Creating Future Leaders to Overcome Sustainability Challenges
Good leadership doesn’t just happen – it takes intention, reflection, training, and practice.
I’ve come to deeply appreciate the diverse ways in which leadership is activated and expressed, and to identify and understand my own aspirations for leadership. Since my days as a PhD student and then as a Fellow in the Leopold Leadership Program in 2004, I’ve begun to recognize how important it is for societies to simultaneously strive toward human well-being and environmental conservation, and demonstrate leadership to transform global sustainability.
With the launch of the Earth Leadership Program, an evolution of the Leopold Leadership Program, we’re able to offer mid-career scientists in this space an outstanding opportunity to develop as global leaders to bring their expertise to effect positive change.
Over the past decade, I’ve participated in advanced training sessions hosted by the Leopold Leadership Program, engaging with the network of fellows in many professional settings and across many disciplines. What I love about transdisciplinary research is that it focuses critically on the relevance of the scholarship to societal issues, and it engages diverse members of society to participate in generating that knowledge into finding solutions.
To address Earth’s changing climate, an urgent global crisis, I believe that it is essential that we collaborate with these diverse stakeholders to generate robust science and to implement meaningful action.
My research over the past three decades has focused on human-environment interactions, particularly regarding the consequences of landscape change for species and communities. I’ve worked with a variety of species whose continued existence is threatened by human activities.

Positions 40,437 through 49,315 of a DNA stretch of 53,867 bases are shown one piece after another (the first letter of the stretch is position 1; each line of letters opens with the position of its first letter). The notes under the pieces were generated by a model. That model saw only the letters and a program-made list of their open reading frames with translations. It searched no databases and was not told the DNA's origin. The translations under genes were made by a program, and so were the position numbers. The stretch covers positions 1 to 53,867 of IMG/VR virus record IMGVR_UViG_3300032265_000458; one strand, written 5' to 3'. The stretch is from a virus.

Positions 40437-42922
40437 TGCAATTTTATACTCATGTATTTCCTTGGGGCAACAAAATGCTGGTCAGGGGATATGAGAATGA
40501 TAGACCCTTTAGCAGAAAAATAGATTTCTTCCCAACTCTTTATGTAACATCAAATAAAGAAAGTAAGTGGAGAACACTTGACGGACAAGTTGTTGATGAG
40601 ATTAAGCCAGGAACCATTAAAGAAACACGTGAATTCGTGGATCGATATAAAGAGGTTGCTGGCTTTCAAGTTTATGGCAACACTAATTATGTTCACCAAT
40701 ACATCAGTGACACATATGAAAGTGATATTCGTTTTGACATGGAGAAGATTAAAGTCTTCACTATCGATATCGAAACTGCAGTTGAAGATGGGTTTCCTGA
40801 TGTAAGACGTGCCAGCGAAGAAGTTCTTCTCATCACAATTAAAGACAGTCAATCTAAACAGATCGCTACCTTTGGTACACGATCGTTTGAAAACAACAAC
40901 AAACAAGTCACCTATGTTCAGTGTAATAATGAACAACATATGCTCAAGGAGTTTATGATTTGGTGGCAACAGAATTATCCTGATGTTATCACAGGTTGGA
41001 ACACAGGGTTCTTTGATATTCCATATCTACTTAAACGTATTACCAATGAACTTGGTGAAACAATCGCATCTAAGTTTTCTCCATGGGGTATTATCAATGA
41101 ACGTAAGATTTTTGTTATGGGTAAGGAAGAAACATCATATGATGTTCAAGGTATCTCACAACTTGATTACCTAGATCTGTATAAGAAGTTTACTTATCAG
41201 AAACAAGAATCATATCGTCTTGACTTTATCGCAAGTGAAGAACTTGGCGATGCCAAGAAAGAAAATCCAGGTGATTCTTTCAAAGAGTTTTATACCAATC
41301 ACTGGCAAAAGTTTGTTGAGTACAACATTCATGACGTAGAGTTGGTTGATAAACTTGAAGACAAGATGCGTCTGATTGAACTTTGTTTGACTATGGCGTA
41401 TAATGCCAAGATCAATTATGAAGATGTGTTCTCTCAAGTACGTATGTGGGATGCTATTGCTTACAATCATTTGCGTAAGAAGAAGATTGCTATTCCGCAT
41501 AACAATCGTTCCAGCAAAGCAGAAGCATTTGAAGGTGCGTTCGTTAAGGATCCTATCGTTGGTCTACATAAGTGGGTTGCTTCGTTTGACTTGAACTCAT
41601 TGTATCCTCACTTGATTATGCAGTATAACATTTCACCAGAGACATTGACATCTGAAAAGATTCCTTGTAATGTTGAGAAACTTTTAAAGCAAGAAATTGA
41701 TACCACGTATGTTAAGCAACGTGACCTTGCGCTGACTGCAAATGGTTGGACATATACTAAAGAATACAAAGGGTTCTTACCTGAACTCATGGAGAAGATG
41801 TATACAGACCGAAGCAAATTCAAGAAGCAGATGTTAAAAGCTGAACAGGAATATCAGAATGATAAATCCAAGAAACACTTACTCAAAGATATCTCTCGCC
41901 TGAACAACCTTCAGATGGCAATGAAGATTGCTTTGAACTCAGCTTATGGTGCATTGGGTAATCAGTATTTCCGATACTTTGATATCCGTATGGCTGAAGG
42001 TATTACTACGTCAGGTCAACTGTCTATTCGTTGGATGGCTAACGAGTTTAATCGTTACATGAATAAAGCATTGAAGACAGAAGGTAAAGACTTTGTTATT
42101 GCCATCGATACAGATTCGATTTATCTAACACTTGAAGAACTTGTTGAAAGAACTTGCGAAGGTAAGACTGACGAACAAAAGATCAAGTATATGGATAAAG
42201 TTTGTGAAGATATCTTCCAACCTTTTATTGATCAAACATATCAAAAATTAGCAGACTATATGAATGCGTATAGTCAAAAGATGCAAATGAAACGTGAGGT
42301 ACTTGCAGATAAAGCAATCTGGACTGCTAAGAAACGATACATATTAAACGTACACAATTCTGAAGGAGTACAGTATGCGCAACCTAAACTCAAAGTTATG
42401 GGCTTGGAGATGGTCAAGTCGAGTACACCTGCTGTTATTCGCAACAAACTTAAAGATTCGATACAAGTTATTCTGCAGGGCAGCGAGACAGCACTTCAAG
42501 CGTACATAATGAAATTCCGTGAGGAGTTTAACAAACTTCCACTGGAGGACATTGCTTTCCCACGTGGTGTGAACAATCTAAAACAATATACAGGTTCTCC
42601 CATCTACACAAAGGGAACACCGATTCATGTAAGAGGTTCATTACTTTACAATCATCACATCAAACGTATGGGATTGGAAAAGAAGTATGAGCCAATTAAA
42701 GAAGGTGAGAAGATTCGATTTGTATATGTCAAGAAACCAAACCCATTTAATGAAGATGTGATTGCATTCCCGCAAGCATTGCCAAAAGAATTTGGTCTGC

To me, sustainability science perfectly embodies that idea – how do we maintain human prosperity on this planet, while also maintaining the life support systems on which we depend?
My Leopold Leadership Program Fellowship was one of the best professional experiences of my life. Through the cohort model of leadership training, I connected with so many professionals, mentors, and colleagues who were doing outstanding work in environmental leadership in a variety of contexts.
My vision for the Earth Leadership Program is to re-launch a North American cohort, drawing on the learning and evolution of the highly successful Leopold Leadership Program, and to extend the program to other regions around the globe.
The new partnership with Future Earth brings significant value through connections with global networks of scientists and sustainability practitioners. The fact that Future Earth already has strong relationships in countries and regions throughout the world means that we will be able to more quickly and easily understand and adapt to a variety of contexts, co-designing programs that address needs and situations in those regions.
The new training program provides opportunities for Fellows to learn leadership skills and to practice them in a dynamic setting. The network of trainers, mentors, and peers promotes relationships that are meaningful and may lead to new professional opportunities. The value for each Fellow is in building these connections and in becoming inspired and confident that our research has purpose and impact on the world.
It is essential that we work collaboratively with environmental scientists all over the world to identify their needs for environmental leadership and to develop appropriate training programs for scientists in many different places.
Applications are now open for the North American cohort until May 29, 2020. Visit the website to find out more and to apply. www.earthleadership.org
Sharon K. Collinge is the Executive Director of the Earth Leadership Program.
DATEApril 20, 2020
SHARE WITH YOUR NETWORK
The PEGASuS Program: A New, Exciting Model for Postdoctoral Researchers
Global Methane Emissions Have Risen Nearly 10 Percent Over Last 20 Years
The Coronavirus Crisis as an Opportunity for an Innovative Future